Longer lockdown could pump the brakes on UK recovery, warns BCC


A delay to the UK’s planned lockdown end date of June 21 could “materially slow” the country’s economic recovery from the coronavirus (COVID-19) pandemic, according to the British Chamber of Commerce (BCC).

In its forecast for the UK’s economic recovery from the pandemic, the BCC’s head of economics Suren Thiru warned that the “squeeze on activity and the damage to confidence from a marked delay to the full lifting of restrictions or further restrictions to combat covid variants” would hamper the country’s ability to return to pre-COVID growth levels.

READ: Lockdown easing could be delayed by at least two weeks, reports

The BCC also predicted that the UK’s gross domestic product growth for 2021 will be 6.8%, the highest outturn since records began in 1949, assuming restrictions were not reimposed or continued beyond the government’s planned end date.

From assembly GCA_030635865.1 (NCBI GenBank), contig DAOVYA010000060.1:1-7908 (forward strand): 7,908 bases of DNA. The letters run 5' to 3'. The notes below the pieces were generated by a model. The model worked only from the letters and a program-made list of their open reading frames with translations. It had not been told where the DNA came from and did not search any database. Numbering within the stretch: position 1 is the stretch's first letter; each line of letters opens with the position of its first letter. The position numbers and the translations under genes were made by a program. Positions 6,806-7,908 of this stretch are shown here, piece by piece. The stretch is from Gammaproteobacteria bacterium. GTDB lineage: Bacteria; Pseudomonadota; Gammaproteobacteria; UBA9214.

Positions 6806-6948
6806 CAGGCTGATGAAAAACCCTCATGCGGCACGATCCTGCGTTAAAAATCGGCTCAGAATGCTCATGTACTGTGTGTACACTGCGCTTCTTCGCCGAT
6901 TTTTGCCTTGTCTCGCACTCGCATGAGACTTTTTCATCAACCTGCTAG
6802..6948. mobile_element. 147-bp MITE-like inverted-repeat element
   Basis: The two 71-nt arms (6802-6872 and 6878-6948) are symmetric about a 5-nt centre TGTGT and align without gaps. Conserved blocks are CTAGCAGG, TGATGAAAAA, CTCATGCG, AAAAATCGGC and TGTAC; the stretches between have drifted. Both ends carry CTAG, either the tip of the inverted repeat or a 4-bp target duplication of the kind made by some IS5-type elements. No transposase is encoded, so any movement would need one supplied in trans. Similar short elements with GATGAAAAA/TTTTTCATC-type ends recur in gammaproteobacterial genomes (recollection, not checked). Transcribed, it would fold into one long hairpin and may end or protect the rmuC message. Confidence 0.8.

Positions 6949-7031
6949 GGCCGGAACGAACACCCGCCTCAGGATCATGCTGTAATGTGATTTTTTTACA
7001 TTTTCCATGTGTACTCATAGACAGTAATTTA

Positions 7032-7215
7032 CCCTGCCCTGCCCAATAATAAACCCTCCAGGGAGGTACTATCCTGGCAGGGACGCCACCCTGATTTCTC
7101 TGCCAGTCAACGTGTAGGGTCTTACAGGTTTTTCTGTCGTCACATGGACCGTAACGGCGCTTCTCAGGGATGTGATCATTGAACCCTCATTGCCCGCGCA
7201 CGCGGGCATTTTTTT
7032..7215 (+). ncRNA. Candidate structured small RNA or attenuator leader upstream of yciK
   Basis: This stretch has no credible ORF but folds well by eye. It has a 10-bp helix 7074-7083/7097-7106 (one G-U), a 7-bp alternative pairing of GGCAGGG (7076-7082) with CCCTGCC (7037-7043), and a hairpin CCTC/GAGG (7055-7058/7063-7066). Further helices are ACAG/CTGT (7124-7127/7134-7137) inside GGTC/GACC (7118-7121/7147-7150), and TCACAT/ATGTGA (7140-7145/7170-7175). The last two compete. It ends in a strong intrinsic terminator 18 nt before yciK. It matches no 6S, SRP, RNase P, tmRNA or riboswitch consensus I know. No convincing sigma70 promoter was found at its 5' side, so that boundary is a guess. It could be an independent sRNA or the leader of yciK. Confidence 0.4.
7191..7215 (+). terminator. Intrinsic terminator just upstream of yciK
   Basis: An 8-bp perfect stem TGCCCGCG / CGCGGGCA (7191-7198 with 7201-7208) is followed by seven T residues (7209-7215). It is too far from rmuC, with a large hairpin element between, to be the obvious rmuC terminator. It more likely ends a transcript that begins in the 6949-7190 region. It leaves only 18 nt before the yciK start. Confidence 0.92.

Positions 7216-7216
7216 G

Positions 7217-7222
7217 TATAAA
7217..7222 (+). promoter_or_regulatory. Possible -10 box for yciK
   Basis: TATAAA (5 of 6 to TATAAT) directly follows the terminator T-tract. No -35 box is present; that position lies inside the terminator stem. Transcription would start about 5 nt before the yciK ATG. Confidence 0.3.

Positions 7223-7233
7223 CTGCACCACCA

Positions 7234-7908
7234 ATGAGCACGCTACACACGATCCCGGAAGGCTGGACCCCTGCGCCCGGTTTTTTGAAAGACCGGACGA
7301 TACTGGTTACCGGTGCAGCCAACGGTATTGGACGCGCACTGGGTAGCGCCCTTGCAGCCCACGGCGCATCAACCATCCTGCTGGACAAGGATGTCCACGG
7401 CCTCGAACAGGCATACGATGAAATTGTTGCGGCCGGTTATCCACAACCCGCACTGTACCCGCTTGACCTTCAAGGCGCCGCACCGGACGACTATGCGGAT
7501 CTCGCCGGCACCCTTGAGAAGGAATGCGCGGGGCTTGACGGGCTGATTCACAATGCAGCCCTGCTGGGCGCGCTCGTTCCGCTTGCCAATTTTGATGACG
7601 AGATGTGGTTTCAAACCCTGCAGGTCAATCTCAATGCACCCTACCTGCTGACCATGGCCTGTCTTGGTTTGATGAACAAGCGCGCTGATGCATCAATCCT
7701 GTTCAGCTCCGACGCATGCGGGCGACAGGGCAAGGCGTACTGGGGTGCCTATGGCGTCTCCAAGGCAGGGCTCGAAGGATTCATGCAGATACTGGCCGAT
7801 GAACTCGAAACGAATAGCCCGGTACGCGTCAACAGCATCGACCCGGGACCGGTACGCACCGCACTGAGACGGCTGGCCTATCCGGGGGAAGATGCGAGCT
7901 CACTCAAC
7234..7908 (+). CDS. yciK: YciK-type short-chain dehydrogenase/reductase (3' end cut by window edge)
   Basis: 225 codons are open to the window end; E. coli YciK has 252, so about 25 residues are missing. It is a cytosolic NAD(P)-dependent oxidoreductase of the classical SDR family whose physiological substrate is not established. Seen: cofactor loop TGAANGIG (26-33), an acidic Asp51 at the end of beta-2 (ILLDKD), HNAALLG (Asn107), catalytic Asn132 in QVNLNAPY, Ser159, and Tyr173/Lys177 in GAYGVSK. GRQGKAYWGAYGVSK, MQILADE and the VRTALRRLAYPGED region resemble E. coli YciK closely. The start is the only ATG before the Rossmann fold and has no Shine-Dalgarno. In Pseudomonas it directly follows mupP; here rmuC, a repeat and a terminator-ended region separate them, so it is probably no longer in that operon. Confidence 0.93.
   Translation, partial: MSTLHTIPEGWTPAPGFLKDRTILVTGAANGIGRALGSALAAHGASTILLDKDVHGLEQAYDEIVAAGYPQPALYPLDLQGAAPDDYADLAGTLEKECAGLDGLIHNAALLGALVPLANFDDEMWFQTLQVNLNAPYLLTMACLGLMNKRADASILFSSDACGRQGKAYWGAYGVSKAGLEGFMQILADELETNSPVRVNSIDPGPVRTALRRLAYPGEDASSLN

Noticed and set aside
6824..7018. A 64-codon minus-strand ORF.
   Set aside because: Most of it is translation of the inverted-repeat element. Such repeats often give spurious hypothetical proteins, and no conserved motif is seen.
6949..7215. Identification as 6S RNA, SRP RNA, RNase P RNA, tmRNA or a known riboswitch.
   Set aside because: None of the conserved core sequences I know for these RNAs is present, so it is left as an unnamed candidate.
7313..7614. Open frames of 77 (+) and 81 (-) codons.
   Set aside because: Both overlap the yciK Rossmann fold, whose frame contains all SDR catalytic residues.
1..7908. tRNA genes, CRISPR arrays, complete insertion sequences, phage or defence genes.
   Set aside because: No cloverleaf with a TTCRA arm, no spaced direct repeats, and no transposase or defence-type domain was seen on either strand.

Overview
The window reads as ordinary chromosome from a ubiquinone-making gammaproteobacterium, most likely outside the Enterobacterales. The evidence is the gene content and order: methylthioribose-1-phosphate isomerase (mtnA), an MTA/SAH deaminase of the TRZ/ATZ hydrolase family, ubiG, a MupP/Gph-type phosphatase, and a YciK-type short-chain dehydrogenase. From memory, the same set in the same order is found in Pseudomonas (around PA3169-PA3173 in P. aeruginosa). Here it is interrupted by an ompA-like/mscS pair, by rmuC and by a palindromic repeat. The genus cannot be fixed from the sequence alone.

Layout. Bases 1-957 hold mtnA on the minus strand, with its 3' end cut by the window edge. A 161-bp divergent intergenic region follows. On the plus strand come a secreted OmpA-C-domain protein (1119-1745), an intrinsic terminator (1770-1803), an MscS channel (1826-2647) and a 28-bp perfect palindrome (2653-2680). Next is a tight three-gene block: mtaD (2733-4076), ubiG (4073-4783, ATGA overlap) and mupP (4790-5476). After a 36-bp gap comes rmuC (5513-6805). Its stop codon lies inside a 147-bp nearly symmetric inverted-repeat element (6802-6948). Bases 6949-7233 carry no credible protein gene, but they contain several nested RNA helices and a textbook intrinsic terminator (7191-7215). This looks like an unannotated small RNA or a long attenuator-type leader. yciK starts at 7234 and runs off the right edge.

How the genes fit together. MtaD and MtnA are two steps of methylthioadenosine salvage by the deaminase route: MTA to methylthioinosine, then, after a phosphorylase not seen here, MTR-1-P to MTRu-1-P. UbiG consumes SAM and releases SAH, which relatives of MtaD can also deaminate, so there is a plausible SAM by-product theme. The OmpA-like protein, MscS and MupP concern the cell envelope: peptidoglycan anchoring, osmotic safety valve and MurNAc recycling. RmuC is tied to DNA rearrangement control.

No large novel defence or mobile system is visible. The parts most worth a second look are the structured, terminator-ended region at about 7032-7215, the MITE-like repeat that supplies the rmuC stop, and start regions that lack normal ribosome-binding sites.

The prediction also expected the UK economy to return to its pre-pandemic level by the first quarter of 2022, driven mainly by consumer spending. The BCC said the “release of pent-up demand” and a rapid vaccine rollout is predicted to drive the “strongest growth in spending since 1988” as consumers spent “unanticipated” savings accumulated during lockdown.

The BCC’s warning of ongoing restrictions hampering economic expansion follow reports that the government is considering postponing the final stage of lockdown easing by at least two weeks in order to allow all over-50s to be offered their second dose of the vaccine.

A delay will mean venues such as nightclubs and some theatres will be forced to remain closed, while the one-metre plus distancing rule in pubs and restaurants and the rule of six for meeting in groups indoors will remain in place.

An extension, as well as heightened concerns about the highly infectious Delta variant from India, is also likely to spell trouble for firms in the travel sector, particularly those such as newsagent WH Smith PLC which relies on airport passenger traffic for a large part of its business.

Also unlikely to be happy at the news are tour operators and airlines, who are already grappling with the UK’s ongoing border restrictions which may be tightened further as the government seeks to prevent the importation of new cases of COVID-19.


Please enter your comment!
Please enter your name here